I was only reading at the weekend that prices increased threefold between 1700 and 1938 and fortyfold since then.

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31st Oct 2017 11:49

Try distance learning correspondence courses if you want to keep the cost down. I used RRC International, but it seems they only do Health and Safety now. There are others like BPP Learning Media that could be useful.

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31st Oct 2017 12:04

If you're going to make them do it in their own time then at least pay them a decent wage. It won't take them long to start looking around if you don't.

From my experience the general perception is that industry employers will pay more but expect you to study in your own time where as practice employers will pay less but give students paid time off to study.

If you do it on an apprenticeship scheme I believe you will have no choice but to give them time off to study in order to meet the requirements.

For benchmarking:

The two firms I have worked for in the Hull (low paying area anyway) pay AAT Lv 3 Staff minimum wage (around £11k a year) and they then receive a £1000 pay increase on completion.

All study costs are met by the firm including travel if appropriate.

If you don't pay this chances are that any decent employee that knows their value will jump ship the second they get (which will just happen to be as they are becoming valuable to you).

There comes a point towards the end of level 4 when trainees are looking to the future. IF they plan on studying towards ACA/ACCA/CIMA then they know they will have to sign a training contract that will keep them there 4/5 years.

Naturally at this point if you're paying them crap, or they can't see room for development in this time they will be seduced by one of the many recruitment agents that hassle them regularly on Linked In or by phone and will leave you.

If you are going to be a good boss, look beyond the numbers and see them as more than just cheap labour then take on a junior but keep the above in mind.

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By djn24
to AccountsKid
31st Oct 2017 13:16

AccountsKid wrote:

If you're going to make them do it in their own time then at least pay them a decent wage. It won't take them long to start looking around if you don't.

From my experience the general perception is that industry employers will pay more but expect you to study in your own time where as practice employers will pay less but give students paid time off to study.

If you do it on an apprenticeship scheme I believe you will have no choice but to give them time off to study in order to meet the requirements.

For benchmarking:

The two firms I have worked for in the Hull (low paying area anyway) pay AAT Lv 3 Staff minimum wage (around £11k a year) and they then receive a £1000 pay increase on completion.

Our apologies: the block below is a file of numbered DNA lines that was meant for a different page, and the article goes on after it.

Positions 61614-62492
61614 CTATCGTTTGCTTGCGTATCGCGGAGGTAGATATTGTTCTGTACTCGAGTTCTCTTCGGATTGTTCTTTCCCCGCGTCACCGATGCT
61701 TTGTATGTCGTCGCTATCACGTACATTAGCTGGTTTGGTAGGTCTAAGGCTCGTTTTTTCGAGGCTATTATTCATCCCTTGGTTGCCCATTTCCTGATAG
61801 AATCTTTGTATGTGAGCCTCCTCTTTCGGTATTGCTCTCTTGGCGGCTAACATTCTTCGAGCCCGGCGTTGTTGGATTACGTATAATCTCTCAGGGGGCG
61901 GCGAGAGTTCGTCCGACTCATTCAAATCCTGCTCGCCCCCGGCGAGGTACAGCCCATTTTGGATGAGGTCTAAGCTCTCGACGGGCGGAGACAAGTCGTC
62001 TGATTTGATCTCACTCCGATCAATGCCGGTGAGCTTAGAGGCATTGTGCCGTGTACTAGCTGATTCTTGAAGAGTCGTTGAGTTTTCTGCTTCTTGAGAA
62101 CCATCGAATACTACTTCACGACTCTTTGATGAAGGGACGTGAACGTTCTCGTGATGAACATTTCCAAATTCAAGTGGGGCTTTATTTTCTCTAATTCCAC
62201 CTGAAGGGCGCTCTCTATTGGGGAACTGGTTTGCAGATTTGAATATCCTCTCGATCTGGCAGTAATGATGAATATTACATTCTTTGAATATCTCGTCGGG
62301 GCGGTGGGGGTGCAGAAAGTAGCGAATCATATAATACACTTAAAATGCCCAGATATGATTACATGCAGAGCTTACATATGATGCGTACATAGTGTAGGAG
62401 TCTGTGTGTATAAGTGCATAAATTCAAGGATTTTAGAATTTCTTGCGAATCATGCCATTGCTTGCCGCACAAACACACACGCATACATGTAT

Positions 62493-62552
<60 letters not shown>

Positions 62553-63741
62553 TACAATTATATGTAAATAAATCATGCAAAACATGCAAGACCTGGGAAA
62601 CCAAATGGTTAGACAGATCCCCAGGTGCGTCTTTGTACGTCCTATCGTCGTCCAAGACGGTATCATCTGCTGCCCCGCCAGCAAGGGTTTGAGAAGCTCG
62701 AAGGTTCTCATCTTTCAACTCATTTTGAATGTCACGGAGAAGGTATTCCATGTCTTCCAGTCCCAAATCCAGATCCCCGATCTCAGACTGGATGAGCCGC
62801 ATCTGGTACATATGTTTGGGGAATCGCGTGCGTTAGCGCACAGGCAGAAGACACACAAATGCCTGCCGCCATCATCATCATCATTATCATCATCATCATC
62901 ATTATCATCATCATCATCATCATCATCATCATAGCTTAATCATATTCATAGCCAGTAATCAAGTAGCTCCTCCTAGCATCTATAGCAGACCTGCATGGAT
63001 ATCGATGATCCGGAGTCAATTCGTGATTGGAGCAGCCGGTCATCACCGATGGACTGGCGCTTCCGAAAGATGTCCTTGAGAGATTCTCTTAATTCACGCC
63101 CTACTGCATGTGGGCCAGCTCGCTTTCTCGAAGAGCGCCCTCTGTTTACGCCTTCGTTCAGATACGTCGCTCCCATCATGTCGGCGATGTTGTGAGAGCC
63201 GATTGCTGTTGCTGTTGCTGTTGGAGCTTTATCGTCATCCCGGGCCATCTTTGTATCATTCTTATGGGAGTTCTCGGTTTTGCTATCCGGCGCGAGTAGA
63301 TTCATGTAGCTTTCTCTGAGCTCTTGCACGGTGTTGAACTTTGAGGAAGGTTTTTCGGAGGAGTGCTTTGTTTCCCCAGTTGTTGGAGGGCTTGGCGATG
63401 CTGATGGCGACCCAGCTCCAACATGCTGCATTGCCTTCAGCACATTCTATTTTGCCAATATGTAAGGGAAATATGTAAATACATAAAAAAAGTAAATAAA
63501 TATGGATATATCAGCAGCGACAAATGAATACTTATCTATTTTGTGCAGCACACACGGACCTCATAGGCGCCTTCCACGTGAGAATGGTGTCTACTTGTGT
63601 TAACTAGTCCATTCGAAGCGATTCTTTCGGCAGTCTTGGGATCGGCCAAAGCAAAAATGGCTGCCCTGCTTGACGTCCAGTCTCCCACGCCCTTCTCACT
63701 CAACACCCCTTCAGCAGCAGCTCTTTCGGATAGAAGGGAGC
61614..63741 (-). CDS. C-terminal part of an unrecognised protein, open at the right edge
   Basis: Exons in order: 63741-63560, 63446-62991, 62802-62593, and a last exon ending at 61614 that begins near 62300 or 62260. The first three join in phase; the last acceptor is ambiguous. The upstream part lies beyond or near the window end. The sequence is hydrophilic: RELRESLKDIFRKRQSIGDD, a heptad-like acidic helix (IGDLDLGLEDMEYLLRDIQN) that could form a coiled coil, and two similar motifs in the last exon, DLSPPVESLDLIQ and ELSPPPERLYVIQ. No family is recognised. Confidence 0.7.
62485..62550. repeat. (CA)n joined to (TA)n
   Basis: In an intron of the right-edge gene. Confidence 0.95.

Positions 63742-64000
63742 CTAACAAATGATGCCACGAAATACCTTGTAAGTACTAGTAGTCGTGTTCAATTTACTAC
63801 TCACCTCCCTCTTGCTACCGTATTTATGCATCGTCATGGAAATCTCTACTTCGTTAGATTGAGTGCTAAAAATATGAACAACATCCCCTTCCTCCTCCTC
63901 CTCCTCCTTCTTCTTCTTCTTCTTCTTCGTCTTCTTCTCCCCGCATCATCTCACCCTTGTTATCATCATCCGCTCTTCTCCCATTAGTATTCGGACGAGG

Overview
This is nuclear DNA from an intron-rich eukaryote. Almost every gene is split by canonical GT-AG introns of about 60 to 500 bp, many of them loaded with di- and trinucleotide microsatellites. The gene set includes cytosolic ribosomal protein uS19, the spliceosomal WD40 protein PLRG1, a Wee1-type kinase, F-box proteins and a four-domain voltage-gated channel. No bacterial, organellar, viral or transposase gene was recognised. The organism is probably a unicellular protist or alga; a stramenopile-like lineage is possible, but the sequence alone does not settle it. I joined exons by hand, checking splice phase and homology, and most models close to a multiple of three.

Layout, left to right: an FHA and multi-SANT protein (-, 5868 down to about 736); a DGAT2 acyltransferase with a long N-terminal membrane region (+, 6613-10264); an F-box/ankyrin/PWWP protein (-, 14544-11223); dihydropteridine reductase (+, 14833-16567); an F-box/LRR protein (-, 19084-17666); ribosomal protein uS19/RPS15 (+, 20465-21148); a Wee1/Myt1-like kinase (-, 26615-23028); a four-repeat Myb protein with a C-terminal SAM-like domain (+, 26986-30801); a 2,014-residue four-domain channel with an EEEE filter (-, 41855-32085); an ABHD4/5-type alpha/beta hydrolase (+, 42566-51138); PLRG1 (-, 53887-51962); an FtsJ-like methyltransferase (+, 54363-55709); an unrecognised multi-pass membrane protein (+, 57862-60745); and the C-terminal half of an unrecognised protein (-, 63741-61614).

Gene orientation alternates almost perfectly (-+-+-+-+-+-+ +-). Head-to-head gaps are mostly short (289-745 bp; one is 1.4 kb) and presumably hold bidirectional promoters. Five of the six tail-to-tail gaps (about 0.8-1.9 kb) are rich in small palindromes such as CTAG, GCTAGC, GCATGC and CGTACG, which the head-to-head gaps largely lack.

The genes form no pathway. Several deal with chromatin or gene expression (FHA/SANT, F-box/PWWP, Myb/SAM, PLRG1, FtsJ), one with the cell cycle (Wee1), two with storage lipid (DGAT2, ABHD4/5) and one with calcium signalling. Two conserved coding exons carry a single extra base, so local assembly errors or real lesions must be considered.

All study costs are met by the firm including travel if appropriate.

If you don't pay this chances are that any decent employee that knows their value will jump ship the second they get (which will just happen to be as they are becoming valuable to you).

There comes a point towards the end of level 4 when trainees are looking to the future. IF they plan on studying towards ACA/ACCA/CIMA then they know they will have to sign a training contract that will keep them there 4/5 years.

Naturally at this point if you're paying them crap, or they can't see room for development in this time they will be seduced by one of the many recruitment agents that hassle them regularly on Linked In or by phone and will leave you.

If you are going to be a good boss, look beyond the numbers and see them as more than just cheap labour then take on a junior but keep the above in mind.


We have always looked after staff with regards study leave but just very surprised at the hike in tuition costs. At the age of 18, with full study support- so full day off plus exam revision time, they would start on minimum wage so say £10,500. This would increase each year as they improve.
By the time AAT is completed, they should be earning more than say £16k, had all study paid for, had all the time off and had huge amounts of time and effort put into them.
Just saying £2,000 for a course like the AAT, which isn't really that high a level seems a lot. Makes me think that they have priced themselves out of the market really.
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to djn24
31st Oct 2017 16:12

Is it not still the case that those that are still younger than 19 at the start of the course get it for free anyway?

I don't think £2,000 is ridiculously expenses for the course including all materials and potentially exam fees - for 6 modules that probably equates to around 25 days + those who study level 4 must also do the level 4 Diploma in Business alongside nowadays or the provider doesn't get the funding from government